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Sunday, September 08, 2013 

DC decides not to greenlight a lesbian marriage

And for this, the writers of the Batwoman title, where it was going to take place, decided to split:
DC Comics may have made history last February when an edition of its Batwoman comic included the first lesbian wedding proposal in the genre. But now the writers behind the female Caped Crusader’s adventures have acrimoniously left DC claiming the female superhero’s marriage was “prohibited” by the publisher.

In a blog post co-authors J.H Williams and W. Haden Blackman declared that they were exiting DC in December alleging they had been asked to “alter or completely discard many long-standing storylines that we feel compromise the character and the series”.
They probably figured at this point that it wouldn't help them any more than it helped Marvel when they did something similar with Northstar in X-Men last year (no, it didn't help sales at all). Yet, I have a feeling that, if DC thought they could pull it off, they would have gone through with it, if that's the kind of political correctness they believe in, while at the same time shunning heterosexual marriages.
The comic, relaunched in 2010 as a standalone story about Kate Kane, has so far seen Batwoman’s day-to-day persona forced to leave the U.S Military Academy after allegations arose that she was gay - a pioneering storyline which came before America’s controversial Don’t Ask Don’t Tell policy regarding homosexuals in the military was repealed.
Gee, since when did the US army ever force its members to skedaddle over that? The storyline they concocted sounds greatly exaggerated, and its biggest problem is that they just can't keep themselves from politicizing these issues.
The co-writers say they have been told at last minute by DC to change several longstanding story arcs including “most crushingly” showing Kate and her girlfriend Maggie getting married.

Williams and Blackman wrote: "We were told to ditch plans for Killer Croc's origins; forced to drastically alter the original ending of our current arc, which would have defined Batwoman's heroic future in bold new ways; and, most crushingly, prohibited from ever showing Kate and Maggie actually getting married. All of these editorial decisions came at the last minute, and always after a year or more of planning and plotting on our end."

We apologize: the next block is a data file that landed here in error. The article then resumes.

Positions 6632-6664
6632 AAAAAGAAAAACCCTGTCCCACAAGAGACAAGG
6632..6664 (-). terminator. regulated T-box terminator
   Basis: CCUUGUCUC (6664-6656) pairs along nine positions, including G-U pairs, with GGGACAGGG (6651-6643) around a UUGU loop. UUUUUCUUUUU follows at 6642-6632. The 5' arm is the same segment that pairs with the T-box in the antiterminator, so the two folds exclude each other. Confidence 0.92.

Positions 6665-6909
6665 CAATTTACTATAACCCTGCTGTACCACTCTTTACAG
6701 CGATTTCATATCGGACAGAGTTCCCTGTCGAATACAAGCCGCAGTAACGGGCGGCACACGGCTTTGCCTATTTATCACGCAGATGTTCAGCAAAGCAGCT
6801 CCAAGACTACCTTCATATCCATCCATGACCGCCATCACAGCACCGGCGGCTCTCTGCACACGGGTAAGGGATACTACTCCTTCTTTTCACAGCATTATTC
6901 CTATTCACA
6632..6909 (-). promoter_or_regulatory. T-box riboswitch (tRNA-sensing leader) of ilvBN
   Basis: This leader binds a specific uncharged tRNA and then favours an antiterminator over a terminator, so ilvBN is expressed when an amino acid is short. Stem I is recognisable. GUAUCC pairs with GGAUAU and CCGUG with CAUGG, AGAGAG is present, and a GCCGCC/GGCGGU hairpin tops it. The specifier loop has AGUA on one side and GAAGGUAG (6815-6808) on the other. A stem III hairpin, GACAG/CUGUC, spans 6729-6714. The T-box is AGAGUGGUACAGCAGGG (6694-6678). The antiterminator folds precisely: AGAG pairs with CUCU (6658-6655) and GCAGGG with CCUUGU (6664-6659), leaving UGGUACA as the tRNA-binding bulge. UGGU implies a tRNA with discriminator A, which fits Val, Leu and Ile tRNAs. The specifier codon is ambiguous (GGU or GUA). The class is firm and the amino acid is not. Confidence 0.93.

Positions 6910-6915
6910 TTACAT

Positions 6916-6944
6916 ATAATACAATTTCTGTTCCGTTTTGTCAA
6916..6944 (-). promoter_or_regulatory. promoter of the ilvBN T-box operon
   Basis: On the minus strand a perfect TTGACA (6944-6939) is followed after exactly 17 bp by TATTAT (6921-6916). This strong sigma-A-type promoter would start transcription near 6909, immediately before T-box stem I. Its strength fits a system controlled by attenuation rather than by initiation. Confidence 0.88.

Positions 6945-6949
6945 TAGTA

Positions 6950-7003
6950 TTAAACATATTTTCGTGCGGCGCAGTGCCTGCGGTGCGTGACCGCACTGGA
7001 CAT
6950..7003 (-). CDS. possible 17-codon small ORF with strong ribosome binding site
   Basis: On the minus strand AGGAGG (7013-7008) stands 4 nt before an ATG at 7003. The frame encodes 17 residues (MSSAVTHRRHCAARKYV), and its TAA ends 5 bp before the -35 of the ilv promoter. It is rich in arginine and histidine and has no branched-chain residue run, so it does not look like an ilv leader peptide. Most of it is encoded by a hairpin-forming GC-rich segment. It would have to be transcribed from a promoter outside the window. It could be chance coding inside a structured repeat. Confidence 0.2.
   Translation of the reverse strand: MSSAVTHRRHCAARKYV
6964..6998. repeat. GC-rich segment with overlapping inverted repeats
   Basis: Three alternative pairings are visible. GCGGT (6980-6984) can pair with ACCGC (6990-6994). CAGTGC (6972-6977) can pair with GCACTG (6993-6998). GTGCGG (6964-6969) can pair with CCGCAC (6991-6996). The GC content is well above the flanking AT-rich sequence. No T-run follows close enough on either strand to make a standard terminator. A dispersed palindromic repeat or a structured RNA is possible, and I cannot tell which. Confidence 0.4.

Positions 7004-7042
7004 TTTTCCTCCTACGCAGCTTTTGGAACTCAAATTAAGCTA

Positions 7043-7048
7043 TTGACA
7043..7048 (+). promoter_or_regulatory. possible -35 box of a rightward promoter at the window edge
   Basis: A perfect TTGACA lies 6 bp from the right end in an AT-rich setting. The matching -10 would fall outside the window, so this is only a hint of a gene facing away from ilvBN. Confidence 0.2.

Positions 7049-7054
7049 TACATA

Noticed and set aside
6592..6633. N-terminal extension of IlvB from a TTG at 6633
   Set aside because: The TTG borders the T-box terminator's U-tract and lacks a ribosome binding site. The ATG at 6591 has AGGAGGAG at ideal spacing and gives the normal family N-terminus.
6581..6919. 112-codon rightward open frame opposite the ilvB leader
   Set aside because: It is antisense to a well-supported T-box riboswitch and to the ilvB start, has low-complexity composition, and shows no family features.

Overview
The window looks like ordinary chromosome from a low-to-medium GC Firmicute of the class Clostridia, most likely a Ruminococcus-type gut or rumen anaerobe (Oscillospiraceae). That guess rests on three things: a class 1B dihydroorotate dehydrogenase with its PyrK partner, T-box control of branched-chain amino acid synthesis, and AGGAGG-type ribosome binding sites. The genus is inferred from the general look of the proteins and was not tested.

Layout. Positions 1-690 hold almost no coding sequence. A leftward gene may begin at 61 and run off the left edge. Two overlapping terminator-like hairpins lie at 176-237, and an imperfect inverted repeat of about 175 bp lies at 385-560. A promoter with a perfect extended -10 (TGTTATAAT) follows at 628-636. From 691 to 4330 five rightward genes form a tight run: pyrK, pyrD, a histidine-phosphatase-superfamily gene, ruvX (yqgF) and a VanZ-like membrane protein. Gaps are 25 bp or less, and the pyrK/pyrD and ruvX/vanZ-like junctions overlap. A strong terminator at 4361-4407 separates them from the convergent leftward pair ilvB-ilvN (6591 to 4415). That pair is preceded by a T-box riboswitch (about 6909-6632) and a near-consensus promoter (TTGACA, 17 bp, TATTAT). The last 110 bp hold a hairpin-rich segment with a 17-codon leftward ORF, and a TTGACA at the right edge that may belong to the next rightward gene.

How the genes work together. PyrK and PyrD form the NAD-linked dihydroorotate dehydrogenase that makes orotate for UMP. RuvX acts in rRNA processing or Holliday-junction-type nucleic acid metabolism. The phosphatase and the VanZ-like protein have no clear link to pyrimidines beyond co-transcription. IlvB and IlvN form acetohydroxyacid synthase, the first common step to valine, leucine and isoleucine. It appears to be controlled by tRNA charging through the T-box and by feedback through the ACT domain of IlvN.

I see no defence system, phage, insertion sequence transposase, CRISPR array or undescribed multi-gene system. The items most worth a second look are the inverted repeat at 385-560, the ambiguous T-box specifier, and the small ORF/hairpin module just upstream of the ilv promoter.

Not that I could possibly care, and judging from how minor sales numbers really are, not many others do either.
Very few comic book characters have been gay in the genre’s history: Green Lantern came out in an edition of his comic last year; and Batman has been “outed” for the purposes of a new novel by Italian writer Marco Mancassola, Erotic Lives of the Superheroes, although rumours about his inclinations - and relationship with Robin - have been circulated, and made tacit, in Batman films and comics for decades.
This paragraph is ridiculous. Aside from the sensationalized references to the sleazebag novel by Mancassola, they obfuscate how it was Alan Scott, the original GL who was forcibly retconned, and predictably have no qualms about abuse of famous creations for politicized agendas.
America's leading LGBT rights lobby Glaad, formerly the Gay and Lesbian Alliance Against Defamation, has praised Batwoman and gave it an award last year. Last month the group published research examining the 101 films made by Hollywood’s 'Big Six' studios last year, which found that big budget action films, sci-fi and fantasy films, were the least sexually diverse – with just 3 out of 34 such films featuring an LGBT character.
I guess they'll be turning against DC Comics now. No matter. The entertainment medium would be better off without those leftist propaganda groups poking their noses into everyone else's business.
Batwoman first appeared in DC Comics in 1956 when she was introduced as a love interest for Batman to help combat rumours of the Caped Crusader’s homosexuality which arose out of 1954 book Seduction of the Innocent by German psychiatrist Fredric Wertham.
Oh, this is funny. They obscure at least one other noteworthy love interest of Bruce Wayne's, Vicki Vale, who debuted in 1948, well before most of these controversies arose. This is just another superficial citation.